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Ta'anit 22a recounts (in the g'mara) a story of R. Beroka b. Haza'ah and Eliyahu ha-Navi in a marketplace in Be Lapat, which a note in my Soncino translation says is in Khuzistan. R. Beroka asks Eliyahu if anybody in this market merits a place in Olam Haba and Eliyahu says no, but he later amends this to identify three people who do, two jesters and a jailor who at great risk protects Jews from harm by gentiles.

From the details of the story it's clear that there is at least something of a Jewish community in this place (the jailor is a secret Jew who reports to the rabbis what the gentiles are decreeing against them). The mishna in Sanhedrin 10:1 says that all Israel has a place in Olam Haba except for a very few (enumerated). So what's going on in this market?

  • Is Be Lapat populated by those few Jews who really don't merit a place in Olam Haba? (Including R. Beroka?)

  • Maybe there are plenty of Jews there who merit Olam Haba but they avoid the market for some reason?

  • Maybe Eliyahu is being uncharacteristically harsh?

  • 1
    maybe it was shabbos? – Clint Eastwood Jul 3 '14 at 2:22
  • @ClintEastwood meaning what? That people were conducting business on Shabbat and this disqualifies one from Olam Haba? (What was Eliyahu doing there?) BTW, while I didn't say it in my summary because it didn't seem relevant, the events here actually happen on two consecutive days. – Monica Cellio Jul 3 '14 at 2:24
  • Maybe it was Rosh Hashana and Rabbi Beroka went out into the market to get a minyan. – Clint Eastwood Jul 3 '14 at 2:49
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    uncharacteristically? I would say Eliyahu is pretty characteristically harsh. – Daniel Jul 3 '14 at 8:02
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Rabbi Avraham Chayim Schorr (Toras Chayim to Sanhedrin 90a) addresses this question and concludes that this refers to people who would merit immediate admission to olam haba without any prior suffering of the soul.1

R' Tzadok of Lublin (P'ri Tzadik, Vayikra, Lag Ba'Omer V'siyum HaShas, §3) provides an alternative explanation. He says that all of Israel is guaranteed a portion in olam haba, but that less meritorious people will have no memory of their previous lives.2 Only those who are particularly meritorious will experience entrance into olam haba as awaking from a sleep with their memories and knowledge intact.


1 This is similar to the explanation provided by Tosafos (K'suvos 103b, s.v. מזומן לחיי העולם הבא) for why all who were present at R' Y'huda HaNasi's death merited special admission to olam haba when all of Israel has a share in olam haba by default.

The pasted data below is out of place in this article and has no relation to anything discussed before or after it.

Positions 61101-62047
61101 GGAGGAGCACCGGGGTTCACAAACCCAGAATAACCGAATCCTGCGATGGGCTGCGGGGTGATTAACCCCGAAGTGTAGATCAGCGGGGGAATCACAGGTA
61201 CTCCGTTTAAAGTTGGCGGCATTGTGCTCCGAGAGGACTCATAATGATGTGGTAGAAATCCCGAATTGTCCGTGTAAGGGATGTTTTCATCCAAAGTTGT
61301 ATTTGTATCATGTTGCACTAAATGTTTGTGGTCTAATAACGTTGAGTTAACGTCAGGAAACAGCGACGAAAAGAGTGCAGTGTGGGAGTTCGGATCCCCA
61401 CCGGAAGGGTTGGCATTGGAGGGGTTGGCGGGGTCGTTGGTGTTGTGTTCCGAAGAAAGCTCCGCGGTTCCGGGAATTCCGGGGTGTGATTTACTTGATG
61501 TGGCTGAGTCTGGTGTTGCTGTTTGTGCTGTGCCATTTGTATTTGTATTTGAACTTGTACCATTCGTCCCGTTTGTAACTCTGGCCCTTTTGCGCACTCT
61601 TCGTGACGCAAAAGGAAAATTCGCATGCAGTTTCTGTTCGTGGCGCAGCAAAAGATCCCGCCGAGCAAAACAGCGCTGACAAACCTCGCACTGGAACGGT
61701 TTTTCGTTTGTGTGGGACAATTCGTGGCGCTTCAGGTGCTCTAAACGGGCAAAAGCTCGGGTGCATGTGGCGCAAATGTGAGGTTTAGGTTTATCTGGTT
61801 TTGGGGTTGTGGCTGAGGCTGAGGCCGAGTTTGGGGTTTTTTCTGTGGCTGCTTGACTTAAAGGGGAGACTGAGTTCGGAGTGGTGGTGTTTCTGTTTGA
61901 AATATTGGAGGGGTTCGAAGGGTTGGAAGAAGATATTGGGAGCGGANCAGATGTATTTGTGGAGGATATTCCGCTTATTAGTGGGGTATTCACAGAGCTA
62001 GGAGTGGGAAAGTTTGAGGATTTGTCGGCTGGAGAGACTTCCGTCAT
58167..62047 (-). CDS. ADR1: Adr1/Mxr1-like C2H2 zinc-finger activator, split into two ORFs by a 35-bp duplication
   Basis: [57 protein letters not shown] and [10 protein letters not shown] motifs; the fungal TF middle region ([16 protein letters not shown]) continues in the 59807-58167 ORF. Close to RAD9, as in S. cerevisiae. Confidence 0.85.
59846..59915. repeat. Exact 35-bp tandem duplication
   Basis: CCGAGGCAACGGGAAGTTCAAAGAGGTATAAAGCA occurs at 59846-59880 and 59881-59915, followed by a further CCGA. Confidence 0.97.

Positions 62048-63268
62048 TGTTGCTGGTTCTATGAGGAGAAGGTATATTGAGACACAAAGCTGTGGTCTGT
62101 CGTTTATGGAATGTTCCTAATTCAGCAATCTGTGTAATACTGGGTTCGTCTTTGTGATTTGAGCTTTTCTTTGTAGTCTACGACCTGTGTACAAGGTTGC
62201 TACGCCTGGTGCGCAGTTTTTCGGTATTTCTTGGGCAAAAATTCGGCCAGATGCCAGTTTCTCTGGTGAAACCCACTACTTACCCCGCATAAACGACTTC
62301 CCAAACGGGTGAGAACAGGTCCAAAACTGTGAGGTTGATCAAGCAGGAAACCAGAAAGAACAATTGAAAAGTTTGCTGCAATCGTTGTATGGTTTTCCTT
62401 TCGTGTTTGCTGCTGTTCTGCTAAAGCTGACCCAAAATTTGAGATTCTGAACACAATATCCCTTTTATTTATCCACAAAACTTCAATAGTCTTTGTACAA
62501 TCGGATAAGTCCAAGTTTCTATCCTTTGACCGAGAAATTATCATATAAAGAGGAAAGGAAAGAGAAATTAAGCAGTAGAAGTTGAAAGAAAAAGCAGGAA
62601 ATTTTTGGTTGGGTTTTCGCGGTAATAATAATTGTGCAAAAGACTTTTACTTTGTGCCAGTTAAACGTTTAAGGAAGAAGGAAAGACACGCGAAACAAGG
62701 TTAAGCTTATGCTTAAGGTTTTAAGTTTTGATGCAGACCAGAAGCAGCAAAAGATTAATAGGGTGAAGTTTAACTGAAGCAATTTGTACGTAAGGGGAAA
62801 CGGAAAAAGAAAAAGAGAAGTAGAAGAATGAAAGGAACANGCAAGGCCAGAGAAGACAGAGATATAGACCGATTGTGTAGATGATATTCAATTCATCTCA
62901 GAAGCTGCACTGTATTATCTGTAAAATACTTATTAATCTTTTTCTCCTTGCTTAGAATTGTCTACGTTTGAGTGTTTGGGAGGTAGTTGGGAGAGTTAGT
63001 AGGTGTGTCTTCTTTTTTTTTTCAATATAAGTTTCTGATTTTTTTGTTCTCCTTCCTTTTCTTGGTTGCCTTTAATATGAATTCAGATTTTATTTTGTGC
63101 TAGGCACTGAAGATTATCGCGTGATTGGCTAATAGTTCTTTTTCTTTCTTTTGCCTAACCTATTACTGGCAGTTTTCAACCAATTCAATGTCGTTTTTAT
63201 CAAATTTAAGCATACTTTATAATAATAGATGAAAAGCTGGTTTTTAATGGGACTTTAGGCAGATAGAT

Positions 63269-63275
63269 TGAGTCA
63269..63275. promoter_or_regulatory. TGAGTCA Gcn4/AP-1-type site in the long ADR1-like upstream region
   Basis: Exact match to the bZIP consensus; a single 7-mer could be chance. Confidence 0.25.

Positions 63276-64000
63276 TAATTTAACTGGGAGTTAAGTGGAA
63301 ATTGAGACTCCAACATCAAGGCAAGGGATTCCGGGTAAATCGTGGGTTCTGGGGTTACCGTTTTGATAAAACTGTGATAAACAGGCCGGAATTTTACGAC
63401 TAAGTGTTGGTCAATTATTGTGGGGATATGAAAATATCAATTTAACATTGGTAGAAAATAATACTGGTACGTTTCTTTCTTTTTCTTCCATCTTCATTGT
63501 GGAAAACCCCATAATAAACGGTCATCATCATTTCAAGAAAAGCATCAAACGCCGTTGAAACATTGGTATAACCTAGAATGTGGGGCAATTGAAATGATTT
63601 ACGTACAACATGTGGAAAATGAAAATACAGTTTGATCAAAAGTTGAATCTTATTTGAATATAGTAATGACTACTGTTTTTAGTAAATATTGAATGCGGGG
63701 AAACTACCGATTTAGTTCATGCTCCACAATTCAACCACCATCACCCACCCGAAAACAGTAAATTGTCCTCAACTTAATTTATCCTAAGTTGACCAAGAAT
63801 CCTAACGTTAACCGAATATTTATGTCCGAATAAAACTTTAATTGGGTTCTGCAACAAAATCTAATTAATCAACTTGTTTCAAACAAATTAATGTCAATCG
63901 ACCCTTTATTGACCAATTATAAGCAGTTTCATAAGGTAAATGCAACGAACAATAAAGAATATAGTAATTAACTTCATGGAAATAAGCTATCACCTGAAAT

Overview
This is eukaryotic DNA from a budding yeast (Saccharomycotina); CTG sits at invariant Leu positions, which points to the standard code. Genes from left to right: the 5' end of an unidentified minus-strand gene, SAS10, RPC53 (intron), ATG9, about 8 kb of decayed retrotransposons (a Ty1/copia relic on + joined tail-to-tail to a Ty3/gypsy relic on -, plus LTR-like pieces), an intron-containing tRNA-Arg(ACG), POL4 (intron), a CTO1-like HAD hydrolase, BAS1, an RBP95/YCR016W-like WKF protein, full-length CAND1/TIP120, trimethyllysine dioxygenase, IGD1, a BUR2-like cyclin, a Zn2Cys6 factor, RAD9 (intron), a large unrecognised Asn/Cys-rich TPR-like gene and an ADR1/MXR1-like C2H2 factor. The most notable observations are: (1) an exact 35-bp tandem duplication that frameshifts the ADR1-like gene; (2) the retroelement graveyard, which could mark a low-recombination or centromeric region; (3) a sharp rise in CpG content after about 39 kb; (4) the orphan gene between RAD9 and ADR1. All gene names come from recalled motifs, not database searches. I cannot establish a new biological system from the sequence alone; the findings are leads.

2 This is his interpretation of the gemara in Sota (5a), referring to haughty or arrogant people: וא"ר אלעזר כל אדם שיש בו גסות הרוח אין עפרו ננער.

  • what about people who dont believe in jeeljuleem being a concept in judaism? this doesnt provide an answer for them – MoriDowidhYa3aqov Jul 3 '14 at 3:58
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    @MoriDoweedhYaa3qob How does this relate to גילגולים? This refers to תחיית המתים or, possibly according to the תורת חיים, this may refer to עולם הנשמות. – Fred Jul 3 '14 at 4:02
  • >previous lives i assumed this meant their previous previous life sorry if i misunderstood – MoriDowidhYa3aqov Jul 3 '14 at 4:19
  • @MoriDoweedhYaa3qob No need to apologize. I can see how that could be misunderstood, so thank you for pointing that out. – Fred Jul 3 '14 at 4:28
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The Talmud doesn't say that R' Beroka and Elijah traversed the entire market place looking for those that merited the hereafter. Indeed it seems that the question was posed in a milling crowd of people, as Elijah at first says no, and then notices the Jailor, who is hurrying by as R' Beroka must run to catch him. A similar situation occurs with the Jesters, who Elijah notices as they walk by. Jews were likely a minority in the province at that time, so Gentiles were probably more commonly seen than Jews, certainly in specific areas of a market. Consider for example the Muslim quarter of Old Jerusalem.

Also, Khuzestan is a whole province in Iran. I do not think it is unreasonable to say that within a province different areas are populated by Jews and different areas are not. The same is true of any city with a Jewish population.

One could thus argue that R' Beroka was on some errand in a Gentile-occupied area of either the market, or the province, (which was close to the governing body of the province, hence the jailor's presence), and that a crowd of Gentiles is being surveyed, all of whom have not yet merited a share in the world to come, for one reason or another.

  • I wonder if the Jesters were Jews! – Baby Seal Jul 17 '14 at 18:01

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